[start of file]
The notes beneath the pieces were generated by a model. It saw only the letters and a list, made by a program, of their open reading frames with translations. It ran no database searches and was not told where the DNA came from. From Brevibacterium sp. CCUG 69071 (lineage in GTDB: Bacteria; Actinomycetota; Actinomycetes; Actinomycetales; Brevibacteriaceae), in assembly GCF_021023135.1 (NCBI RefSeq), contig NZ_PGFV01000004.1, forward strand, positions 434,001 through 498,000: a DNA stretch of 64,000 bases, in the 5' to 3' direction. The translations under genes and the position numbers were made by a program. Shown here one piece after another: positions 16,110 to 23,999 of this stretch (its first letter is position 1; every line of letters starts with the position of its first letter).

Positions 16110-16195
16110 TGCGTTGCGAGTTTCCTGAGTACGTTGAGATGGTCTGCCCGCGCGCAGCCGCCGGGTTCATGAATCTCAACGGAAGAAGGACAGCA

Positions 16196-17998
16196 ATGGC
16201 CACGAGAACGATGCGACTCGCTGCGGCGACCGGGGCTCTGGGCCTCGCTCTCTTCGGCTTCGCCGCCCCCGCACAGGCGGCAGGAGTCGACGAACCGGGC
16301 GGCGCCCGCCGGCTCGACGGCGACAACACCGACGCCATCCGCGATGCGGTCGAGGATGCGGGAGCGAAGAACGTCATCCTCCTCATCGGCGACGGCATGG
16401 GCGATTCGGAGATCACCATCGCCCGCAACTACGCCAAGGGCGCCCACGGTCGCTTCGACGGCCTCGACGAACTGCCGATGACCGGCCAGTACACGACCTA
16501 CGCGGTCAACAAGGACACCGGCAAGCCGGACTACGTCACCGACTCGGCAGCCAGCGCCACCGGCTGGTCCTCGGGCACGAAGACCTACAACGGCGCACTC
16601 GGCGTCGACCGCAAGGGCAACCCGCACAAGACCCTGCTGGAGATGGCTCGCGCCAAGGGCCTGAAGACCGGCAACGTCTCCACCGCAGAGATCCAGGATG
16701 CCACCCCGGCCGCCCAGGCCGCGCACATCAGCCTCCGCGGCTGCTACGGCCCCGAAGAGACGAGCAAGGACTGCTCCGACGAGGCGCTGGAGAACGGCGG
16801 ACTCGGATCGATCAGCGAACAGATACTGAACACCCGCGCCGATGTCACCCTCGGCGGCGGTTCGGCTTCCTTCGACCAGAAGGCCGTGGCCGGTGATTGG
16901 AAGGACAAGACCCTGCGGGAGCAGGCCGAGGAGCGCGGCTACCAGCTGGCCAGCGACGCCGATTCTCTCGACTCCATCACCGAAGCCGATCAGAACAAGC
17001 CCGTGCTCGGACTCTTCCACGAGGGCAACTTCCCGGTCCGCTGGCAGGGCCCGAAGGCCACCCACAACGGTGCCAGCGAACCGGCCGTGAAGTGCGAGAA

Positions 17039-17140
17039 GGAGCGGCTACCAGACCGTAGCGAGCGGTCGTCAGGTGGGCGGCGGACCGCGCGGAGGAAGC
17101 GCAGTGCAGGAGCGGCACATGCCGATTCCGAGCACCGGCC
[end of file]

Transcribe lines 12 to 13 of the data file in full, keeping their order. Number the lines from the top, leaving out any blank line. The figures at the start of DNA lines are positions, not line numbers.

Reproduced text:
16801 ACTCGGATCGATCAGCGAACAGATACTGAACACCCGCGCCGATGTCACCCTCGGCGGCGGTTCGGCTTCCTTCGACCAGAAGGCCGTGGCCGGTGATTGG
16901 AAGGACAAGACCCTGCGGGAGCAGGCCGAGGAGCGCGGCTACCAGCTGGCCAGCGACGCCGATTCTCTCGACTCCATCACCGAAGCCGATCAGAACAAGC